Two blind veterans will join a march at the Cenotaph in London on Remembrance Sunday.
Peter Kay, 67, from Swindon, and Mark Pile, 59, from Somerset, will march at the Cenotaph as part of the national commemorations on 12 November.
They will be joined by more than 40 other blind veterans supported by charity Blind Veterans UK.
Mr Pile, who has a terminal cancer diagnosis, says it might be his last chance to march at the Cenotaph.
"I've been told I don't have long left so this will be the last time I get to stand beside my fellow blind veterans and I am determined I will be there," he said.
Mr Pile, who is from Peasedown St John, near Bath, served in the Light Infantry between 1984 and 1993 as a bugler, a driver and an infantryman.
During his nine years, he spent time in Germany and Gibraltar.
His eyesight began deteriorating in 2000 and by 2011, he was registered blind.
"I took the news really badly and didn't go out for 10 years," he said.
"I couldn't see the point in living and was in an incredibly dark place."
Last year, Mr Pile was diagnosed with cancer and started intensive treatment. But he was told in March there was no more that could be done.
He was supported by Blind Veterans UK to make his life-long ambition of completing a tandem skydive a reality, which has seen him already raise £3,000 for the charity via his fundraising page.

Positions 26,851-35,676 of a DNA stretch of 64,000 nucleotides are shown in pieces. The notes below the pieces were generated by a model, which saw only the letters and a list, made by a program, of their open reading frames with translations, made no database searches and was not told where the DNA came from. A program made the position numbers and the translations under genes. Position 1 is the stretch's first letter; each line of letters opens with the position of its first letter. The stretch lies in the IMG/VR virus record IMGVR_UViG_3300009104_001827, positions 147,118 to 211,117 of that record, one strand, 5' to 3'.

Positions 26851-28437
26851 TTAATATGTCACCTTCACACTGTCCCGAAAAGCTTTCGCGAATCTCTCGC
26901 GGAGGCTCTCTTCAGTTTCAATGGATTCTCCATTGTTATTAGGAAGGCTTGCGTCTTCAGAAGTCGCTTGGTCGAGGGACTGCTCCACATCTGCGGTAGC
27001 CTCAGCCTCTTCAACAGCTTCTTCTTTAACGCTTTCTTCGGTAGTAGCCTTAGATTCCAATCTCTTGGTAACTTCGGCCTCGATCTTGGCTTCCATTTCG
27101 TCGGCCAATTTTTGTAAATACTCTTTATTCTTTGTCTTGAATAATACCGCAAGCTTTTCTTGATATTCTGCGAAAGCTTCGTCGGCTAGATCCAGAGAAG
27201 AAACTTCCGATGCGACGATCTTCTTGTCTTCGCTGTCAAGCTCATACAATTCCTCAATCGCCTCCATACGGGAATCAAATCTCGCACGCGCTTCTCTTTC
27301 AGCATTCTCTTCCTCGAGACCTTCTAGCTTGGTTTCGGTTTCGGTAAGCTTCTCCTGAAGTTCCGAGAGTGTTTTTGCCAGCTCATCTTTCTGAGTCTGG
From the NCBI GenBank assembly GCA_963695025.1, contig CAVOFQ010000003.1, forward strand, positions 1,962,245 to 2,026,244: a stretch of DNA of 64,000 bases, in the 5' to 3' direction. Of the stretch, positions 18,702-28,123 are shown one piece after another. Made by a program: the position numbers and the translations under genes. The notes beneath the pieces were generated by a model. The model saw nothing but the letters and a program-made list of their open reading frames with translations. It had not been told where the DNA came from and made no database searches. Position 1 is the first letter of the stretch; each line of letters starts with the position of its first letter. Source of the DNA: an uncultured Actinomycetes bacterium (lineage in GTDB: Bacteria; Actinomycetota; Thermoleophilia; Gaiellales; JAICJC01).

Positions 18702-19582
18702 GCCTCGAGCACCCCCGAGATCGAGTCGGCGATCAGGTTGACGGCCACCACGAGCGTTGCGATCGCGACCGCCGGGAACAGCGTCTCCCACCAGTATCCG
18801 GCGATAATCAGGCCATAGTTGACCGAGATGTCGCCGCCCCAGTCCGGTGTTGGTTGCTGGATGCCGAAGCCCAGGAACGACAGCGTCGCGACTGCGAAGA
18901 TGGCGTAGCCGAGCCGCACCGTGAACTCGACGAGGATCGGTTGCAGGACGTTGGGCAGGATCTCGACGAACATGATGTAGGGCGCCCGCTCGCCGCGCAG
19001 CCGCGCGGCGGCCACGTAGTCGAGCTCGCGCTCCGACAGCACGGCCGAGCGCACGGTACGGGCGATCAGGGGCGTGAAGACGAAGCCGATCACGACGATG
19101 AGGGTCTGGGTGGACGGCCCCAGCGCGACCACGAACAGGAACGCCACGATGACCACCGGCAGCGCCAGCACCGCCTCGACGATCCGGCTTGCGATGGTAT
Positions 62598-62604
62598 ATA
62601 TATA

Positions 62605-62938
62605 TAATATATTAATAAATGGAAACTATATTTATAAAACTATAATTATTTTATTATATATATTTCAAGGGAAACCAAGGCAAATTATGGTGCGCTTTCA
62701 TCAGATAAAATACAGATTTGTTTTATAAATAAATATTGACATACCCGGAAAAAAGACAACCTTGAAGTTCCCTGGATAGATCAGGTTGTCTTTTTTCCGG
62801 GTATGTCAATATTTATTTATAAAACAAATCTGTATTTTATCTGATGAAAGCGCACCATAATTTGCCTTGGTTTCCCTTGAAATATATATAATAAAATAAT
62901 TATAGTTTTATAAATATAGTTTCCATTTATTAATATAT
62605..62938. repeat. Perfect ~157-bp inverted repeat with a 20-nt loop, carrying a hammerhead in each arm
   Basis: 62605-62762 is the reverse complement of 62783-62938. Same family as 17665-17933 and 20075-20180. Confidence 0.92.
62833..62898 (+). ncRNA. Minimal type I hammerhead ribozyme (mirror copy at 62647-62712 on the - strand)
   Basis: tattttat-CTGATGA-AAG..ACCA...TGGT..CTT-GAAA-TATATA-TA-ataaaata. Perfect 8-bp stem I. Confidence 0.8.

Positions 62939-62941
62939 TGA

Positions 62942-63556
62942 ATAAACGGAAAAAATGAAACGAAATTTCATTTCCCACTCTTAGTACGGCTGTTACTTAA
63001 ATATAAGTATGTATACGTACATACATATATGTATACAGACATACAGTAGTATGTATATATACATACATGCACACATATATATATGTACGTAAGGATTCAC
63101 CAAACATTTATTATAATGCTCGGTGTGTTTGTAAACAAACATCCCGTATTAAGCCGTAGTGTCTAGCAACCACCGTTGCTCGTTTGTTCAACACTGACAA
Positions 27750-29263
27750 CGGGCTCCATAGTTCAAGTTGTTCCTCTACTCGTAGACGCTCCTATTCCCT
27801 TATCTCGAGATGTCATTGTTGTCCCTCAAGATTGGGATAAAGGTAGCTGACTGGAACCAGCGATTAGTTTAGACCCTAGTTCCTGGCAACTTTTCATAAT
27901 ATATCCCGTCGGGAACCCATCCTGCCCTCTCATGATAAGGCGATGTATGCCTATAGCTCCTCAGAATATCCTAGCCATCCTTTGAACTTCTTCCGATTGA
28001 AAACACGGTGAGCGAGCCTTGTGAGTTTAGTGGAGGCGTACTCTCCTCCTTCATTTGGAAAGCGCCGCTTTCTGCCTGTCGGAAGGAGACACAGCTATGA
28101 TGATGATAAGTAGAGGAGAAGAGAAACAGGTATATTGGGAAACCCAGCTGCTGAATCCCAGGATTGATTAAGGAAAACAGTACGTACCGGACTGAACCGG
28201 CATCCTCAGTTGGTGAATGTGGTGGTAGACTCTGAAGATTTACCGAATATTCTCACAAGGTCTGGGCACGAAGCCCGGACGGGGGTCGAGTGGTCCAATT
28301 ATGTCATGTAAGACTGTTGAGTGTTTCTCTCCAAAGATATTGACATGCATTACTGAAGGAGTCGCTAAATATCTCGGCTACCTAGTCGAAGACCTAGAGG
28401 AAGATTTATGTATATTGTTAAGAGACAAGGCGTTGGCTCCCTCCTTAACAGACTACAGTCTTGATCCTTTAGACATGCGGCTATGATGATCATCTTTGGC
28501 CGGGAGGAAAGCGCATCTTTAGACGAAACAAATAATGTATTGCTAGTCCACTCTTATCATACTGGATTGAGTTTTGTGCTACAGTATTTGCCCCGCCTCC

He will march with fellow blind veteran Peter Kay, who served the Territorial Army for 18 years with the Royal Electrical and Mechanical Engineers as a workshop manager.
During his service, Mr Kay was deployed alongside thousands of other military personnel for training exercises Operation Crusader in 1980 and Operation Lionheart in 1984.
He lost his sight just as the UK went into lockdown in 2020 due to the Covid-19 pandemic.
He was told by the optician he had cataracts in his left eye that would need to be operated on, but this would not happen quickly because of the pandemic.
"Within a week, I'd lost my sight completely and made the decision to go for private treatment which diagnosed optic nerve damage," said Mr Kay.
"I was black blind at first with no sight at all but fortunately, with medication, I got a little bit of my sight back."
Last year was his first experience of marching at the Cenotaph.
"I was incredibly proud to be alongside my fellow blind veterans," he said.
Blind Veterans UK chief executive Adrian Bell said: "At Remembrance, we commemorate the brave sacrifice of all those who lost their lives for their country.
"We also reflect on the huge challenges faced by veterans living with life-changing injuries from their time in service."
This year's Remembrance marks the 20th anniversary since the invasion of Iraq and 70 years since the end of the Korean War.